I feel sorry for anyone who hoped to hear Luisi conduct Aida and now won't, because on Saturday night he did a superb job. He never achieved the blood-and-guts, life-and-death heights that Pappano can - but then how many conductors do? We're extravagantly spoilt in that respect.
On every other count it was hard to fault him. The orchestra played with spirit and refinement, the singers were wonderfully supported, and Luisi held enough back to make the big moments tell - the third act climax was a heart-racing eruption. He took the music at face value and invested it with a colour and delicacy that belied the work's reputation. It sounded fresh and new.
Just one small problem. Luisi is booked to conduct Aida at Covent Garden on those two nights.
Now Luisi is not known for his Wagner. And until he dumped the ROH, he wasn't free either. In other words, there were more obvious candidates available. So Luisi's last minute step into the breach should be viewed as an auspicious one by Met-watchers. What it means for his future at Covent Garden is probably the last thing on his mind, given his form.
However, dissatisfaction has been brewing in the orchestra for a while now. Publicly-aired grievances have been related to pay and status rather than Luisi himself. But the conductor has never really settled into the city's musical life since his appointment - a point that rankles locally is that he never moved his family to Dresden. And despite his acknowledged expertise in a narrow area of the repertoire - particularly Strauss, Verdi and Mahler - the general opinion is that, especially outside the opera house, he has not always maintained the high standards for which the Dresden Staatskapelle is renowned, with allegations of insufficient rehearsals and worse. The German press have even seen fit to toss their worst possible disparagement - Kapellmeistertypus - his way on more than one occasion.
Luisi recently withdrew from several January concerts, claiming sickness. Local cynics noted that this followed ecstatically-received guest conducting appearances by Thielemann. Expectations of Luisi's premature departure became rife.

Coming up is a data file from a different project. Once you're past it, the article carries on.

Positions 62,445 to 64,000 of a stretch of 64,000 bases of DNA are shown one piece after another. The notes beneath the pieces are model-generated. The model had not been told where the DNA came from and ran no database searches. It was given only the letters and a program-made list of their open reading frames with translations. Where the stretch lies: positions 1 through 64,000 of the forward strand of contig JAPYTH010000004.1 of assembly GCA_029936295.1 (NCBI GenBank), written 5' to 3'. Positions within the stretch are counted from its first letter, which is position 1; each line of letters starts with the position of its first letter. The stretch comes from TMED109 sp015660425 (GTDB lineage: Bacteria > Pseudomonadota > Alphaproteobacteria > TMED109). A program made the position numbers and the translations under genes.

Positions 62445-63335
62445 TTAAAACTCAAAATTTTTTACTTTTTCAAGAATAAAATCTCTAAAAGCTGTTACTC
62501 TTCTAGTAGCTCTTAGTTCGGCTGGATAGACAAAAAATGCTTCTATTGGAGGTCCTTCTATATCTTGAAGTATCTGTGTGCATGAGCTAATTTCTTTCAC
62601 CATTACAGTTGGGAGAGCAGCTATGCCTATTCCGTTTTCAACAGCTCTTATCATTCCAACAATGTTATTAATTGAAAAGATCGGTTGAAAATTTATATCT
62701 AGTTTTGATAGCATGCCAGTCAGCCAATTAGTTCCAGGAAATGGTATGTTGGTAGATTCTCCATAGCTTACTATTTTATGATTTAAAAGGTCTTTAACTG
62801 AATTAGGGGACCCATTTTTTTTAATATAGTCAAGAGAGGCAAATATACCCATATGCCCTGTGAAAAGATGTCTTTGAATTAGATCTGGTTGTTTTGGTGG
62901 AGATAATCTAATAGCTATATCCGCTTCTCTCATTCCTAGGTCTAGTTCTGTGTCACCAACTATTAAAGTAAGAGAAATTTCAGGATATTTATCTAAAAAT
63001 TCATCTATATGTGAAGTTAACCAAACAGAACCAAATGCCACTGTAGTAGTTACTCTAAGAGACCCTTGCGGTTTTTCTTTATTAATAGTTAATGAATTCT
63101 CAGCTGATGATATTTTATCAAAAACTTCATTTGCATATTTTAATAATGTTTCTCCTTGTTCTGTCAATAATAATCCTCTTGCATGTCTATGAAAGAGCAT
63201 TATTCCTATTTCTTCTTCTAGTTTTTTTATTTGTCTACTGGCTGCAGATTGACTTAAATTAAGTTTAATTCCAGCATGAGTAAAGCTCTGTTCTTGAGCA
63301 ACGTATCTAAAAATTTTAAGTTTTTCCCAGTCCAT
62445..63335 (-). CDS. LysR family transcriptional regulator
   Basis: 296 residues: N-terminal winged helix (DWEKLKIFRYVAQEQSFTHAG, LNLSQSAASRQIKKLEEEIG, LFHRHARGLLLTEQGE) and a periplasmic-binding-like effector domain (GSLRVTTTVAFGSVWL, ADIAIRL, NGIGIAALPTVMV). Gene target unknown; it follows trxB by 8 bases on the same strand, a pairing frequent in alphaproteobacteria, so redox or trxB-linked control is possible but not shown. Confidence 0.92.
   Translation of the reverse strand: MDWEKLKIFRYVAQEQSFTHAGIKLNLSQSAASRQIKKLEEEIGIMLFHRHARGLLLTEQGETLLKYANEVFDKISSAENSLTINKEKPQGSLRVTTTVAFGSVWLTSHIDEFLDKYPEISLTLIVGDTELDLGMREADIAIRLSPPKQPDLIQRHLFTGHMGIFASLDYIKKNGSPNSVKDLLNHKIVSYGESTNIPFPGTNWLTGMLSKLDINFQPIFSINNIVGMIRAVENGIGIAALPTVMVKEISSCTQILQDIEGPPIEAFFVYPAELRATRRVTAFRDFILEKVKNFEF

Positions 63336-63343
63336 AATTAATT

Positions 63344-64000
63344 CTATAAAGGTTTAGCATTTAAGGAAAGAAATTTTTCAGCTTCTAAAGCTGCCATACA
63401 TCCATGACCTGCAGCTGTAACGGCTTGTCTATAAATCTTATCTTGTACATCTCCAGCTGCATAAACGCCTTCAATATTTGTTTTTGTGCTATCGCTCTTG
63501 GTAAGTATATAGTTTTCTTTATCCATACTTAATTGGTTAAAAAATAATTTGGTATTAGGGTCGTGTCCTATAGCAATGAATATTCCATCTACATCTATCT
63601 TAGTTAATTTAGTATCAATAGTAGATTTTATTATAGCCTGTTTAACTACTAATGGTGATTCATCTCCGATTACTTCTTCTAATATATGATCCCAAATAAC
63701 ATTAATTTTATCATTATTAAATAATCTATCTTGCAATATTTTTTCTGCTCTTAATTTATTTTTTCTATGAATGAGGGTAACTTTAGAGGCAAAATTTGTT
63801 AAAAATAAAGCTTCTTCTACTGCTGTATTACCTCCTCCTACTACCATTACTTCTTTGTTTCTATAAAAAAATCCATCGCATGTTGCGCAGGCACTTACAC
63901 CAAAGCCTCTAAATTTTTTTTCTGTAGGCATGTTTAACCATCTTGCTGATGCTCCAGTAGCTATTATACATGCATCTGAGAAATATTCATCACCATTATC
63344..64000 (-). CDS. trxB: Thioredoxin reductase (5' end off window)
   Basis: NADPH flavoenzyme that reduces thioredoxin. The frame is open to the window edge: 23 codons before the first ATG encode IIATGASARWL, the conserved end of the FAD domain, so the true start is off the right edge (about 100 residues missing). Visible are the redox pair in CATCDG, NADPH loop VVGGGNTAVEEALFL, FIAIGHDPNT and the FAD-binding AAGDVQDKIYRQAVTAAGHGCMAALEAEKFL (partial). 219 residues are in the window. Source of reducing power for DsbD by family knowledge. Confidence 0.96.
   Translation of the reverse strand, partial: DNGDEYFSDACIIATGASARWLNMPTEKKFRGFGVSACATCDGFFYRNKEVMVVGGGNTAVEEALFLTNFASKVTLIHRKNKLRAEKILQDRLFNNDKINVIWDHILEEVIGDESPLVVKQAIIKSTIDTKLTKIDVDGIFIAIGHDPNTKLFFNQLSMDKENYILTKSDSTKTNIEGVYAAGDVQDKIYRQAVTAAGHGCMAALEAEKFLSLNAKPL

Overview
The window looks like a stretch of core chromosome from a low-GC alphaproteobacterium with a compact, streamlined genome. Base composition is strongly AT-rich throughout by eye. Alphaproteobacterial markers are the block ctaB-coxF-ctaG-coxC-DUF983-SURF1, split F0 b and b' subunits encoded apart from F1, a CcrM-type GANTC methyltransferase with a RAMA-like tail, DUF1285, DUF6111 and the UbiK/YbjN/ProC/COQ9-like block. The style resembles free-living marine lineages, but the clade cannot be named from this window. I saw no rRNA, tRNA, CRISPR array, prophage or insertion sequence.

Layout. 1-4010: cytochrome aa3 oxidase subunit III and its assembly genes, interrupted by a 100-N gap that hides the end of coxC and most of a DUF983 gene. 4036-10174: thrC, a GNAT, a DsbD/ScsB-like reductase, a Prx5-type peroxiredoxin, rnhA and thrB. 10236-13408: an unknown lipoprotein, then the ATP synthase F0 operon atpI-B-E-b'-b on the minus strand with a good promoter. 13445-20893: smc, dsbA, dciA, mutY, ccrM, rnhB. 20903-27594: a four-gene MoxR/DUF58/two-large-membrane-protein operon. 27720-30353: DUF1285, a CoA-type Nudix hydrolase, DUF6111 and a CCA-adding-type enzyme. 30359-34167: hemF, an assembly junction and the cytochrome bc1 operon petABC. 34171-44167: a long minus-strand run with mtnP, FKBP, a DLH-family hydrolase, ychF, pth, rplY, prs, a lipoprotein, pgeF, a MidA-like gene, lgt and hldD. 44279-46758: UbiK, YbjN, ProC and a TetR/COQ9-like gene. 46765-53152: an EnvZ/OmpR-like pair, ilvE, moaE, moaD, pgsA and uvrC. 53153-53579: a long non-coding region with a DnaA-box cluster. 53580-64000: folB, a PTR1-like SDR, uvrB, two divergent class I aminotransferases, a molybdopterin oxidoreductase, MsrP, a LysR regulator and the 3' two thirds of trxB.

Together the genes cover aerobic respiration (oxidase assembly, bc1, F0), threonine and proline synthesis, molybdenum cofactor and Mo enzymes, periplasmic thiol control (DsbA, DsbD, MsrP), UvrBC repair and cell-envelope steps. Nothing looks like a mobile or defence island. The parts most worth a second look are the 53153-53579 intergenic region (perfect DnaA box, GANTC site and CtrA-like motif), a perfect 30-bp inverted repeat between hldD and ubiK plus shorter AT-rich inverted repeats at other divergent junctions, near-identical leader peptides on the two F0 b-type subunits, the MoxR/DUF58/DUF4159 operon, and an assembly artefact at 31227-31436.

So few were surprised when he handed in his cards on Wednesday, with that old favourite 'artistic differences' cited as the cause. More specifically, Luisi explains (via a press release) that broadcaster ZDF have had too much say in the programming for the Dresdeners' 2010 New Year's Concert, which is to be televised. The direction taken by incoming General Director Ulrike Hessler has, Luisi believes, compromised the orchestra's artistic and aesthetic standards.
Translation? - he's peeved that the preferred choice of conductor for this prestigious broadcast is Christian Thielemann.
Prom 56: Sachsische Staatskapelle Dresden / Luisi / Lang Lang - Royal Albert Hall, 27 August 2009
This is what the Proms are best at. Modestly-scaled works may be cruelly exposed by the troublesome acoustic, but the army demanded by Strauss's Alpine Symphony - 100+ musicians, a vast battery of percussion and of course the mighty organ - filled the Royal Albert Hall where others fail. The Staatskapelle Dresden's agile, propulsive performance was not without blemish. But Fabio Luisi balanced his forces beautifully, and telling details like pizzicato raindrops were perfectly framed against an unsentimentally-wrought landscape.
Inspired programming paired it with traces by Rebecca Saunders. Strauss takes us up the mountain and down again; Rebecca Saunders circles round it, contemplating from all angles. Monumental blocks of sound materialise and evanesce, shape and colour changing with each appearance. The leering, jagged crux warns this is not cosy mood music. It's hypnotic yet unsettling.
Too many of the 'contemporary' slots in this year's Proms have been given over to John Adams and his warm baths in post-modernist cliche. This formed a rare and essential diversion.
Too bad a toddler's wails pierced through the quieter sections. I'm all for welcoming kids, but there are limits - a concert hall is not a creche.
And then on bounced the Saviour of Classical Music himself, Lang Lang. His hair was gelled to attention, his head tossed back, his face scrunched in ecstatic agony - it was impossible to watch him without wincing - but his usual exuberance at the keyboard was reined in. Chopin's second piano concerto was all restraint, not a note was hammered. He listened to the orchestra, they listened to him. Questionably, he sacrificed his usual brilliant articulation for a more smudged, impressionistic tone.
There was little that seemed spontaneous, but nothing garish or vulgar either. It wasn't a brilliant performance or one that will stick in my mind forever by any means, but it's further evidence that Lang Lang is at last exploiting his exceptional talent more wisely. Even his encore, a Chopin étude, was thoughtful and delicate. Has Lang Lang grown up?